The reduction in Budgeted food subsidy also implies less money coming to farmers and demand in the rural and semi-urban hinterland could be affected. One signal that demand is not likely to improve immediately, comes from the response of automobile manufacturers who have professed disappointment with the Budget.
Startups may get a boost, which could help somewhat with employment generation. There could perhaps, be a boost to demand in the affordable housing segment, given some incentives there. But unemployment will remain an issue at least in the short-term, and in the absence of employment generation by sectors such as construction and the auto industry, consumption demand is likely to remain low.
So, it’s likely to be business as usual, without the Budget kickstarting a cyclical revival. (It doesn’t do much at the structural level either.) There won’t be big upgrades with respect to higher corporate revenues. However the corporate tax cuts of mid 2019-20, and the removal of dividend taxation at the corporate end will enable businesses to bank more of whatever profits they make.
Private investment is unlikely to go up until and unless there’s an apparent revival in consumption. Right now, most corporates are running operations with capacity to spare, so there is no particular reason for them to invest in capex.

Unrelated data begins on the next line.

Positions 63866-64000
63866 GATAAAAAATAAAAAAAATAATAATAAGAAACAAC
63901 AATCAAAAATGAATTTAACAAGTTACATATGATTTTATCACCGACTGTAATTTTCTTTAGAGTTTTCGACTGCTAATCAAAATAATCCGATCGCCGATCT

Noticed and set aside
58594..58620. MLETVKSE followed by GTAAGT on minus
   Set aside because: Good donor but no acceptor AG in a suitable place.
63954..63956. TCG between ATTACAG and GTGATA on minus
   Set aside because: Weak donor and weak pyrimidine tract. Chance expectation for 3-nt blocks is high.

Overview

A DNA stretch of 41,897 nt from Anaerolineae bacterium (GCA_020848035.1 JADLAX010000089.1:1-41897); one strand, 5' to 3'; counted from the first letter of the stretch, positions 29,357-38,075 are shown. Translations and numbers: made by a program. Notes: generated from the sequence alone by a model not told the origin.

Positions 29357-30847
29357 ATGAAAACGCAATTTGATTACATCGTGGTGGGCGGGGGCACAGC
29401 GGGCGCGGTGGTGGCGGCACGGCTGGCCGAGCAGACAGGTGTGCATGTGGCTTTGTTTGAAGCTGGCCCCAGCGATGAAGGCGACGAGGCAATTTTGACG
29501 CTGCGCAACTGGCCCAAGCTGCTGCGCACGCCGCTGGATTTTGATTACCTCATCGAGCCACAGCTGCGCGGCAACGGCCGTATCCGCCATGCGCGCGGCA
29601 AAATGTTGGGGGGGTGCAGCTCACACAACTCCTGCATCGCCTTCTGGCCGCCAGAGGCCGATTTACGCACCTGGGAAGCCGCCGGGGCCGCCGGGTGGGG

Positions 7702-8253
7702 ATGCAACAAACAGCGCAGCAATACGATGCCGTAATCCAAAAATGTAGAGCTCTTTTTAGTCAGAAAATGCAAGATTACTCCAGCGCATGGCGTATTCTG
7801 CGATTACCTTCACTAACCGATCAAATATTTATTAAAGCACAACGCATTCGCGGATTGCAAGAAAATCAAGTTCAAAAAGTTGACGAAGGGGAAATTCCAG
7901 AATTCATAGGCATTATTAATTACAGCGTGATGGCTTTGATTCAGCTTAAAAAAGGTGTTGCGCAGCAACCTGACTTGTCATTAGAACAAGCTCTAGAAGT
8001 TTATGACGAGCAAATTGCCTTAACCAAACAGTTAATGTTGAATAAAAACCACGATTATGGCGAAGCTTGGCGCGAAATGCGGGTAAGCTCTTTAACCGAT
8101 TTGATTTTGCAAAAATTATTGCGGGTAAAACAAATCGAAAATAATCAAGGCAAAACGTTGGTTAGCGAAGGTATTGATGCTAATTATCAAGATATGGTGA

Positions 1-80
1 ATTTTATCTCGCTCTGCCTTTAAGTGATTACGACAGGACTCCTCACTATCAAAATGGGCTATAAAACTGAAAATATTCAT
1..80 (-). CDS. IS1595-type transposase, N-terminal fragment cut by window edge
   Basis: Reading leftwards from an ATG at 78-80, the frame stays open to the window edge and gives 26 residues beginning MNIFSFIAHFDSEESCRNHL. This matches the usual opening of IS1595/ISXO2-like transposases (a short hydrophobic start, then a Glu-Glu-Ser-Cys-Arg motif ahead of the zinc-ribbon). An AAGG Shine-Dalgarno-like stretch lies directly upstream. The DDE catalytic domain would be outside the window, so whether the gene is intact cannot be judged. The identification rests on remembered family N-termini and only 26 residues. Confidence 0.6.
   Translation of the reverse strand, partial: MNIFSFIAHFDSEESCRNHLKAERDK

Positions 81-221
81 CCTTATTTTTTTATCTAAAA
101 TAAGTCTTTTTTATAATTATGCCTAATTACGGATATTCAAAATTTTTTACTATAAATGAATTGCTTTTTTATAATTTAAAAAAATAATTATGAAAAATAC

Asset allocation considerations don’t change. Debt is likely to stay under pressure since inflation is up and the RBI is unlikely to cut rates again in the immediate future. Gold continues to look like a good hedge. The metal is already riding high and it could move more.
has already meant downgrades to global growth expectations but overseas assets continue to look like a good hedge against the continuing slowdown in India. The FPIs have done a lot of selling in the past few sessions. This could mean more pressure on the rupee, especially if they are less enthusiastic about government debt (Foreign Portfolio Investors have sold over Rs 11,000 crore of rupee debt in January). A weaker rupee automatically means returns for the overseas investor and of course, this would also mean a boost for pharma and IT stocks.
The response to the Budget might have triggered a sustained phase of bearishness that pulls large caps down to reasonable valuations and lends momentum to the ongoing reaction in midcaps and small caps. This could last for months since the government has little in the way of ammunition to turn things around in a hurry.
The best bet for an equity investor appears to be systematic investment plans (SIPs). Boring as these instruments are, they work well if there is a broad bear market. The investor averages down the acquisition price during the entire phase of bearishness. In contrast, picking stocks that will do well during a slowdown is always a difficult proposition and carries more risk.
Consider current valuations of 30-50 price-to-earnings (PE) across various segments and compare these to current earnings growth which is running at around 10-12 per cent. The market could fall a considerable distance and it may correct over a long period as well. Historically, valuations for large cap indices tend to dip till around the PE 16-18 range during a big bear market.
Systematic Investment via well-diversified mutual funds will pay off in the long run. Increasing SIP commitments if the market falls by say, 25 per cent, could be a sensible way to increase long-term returns.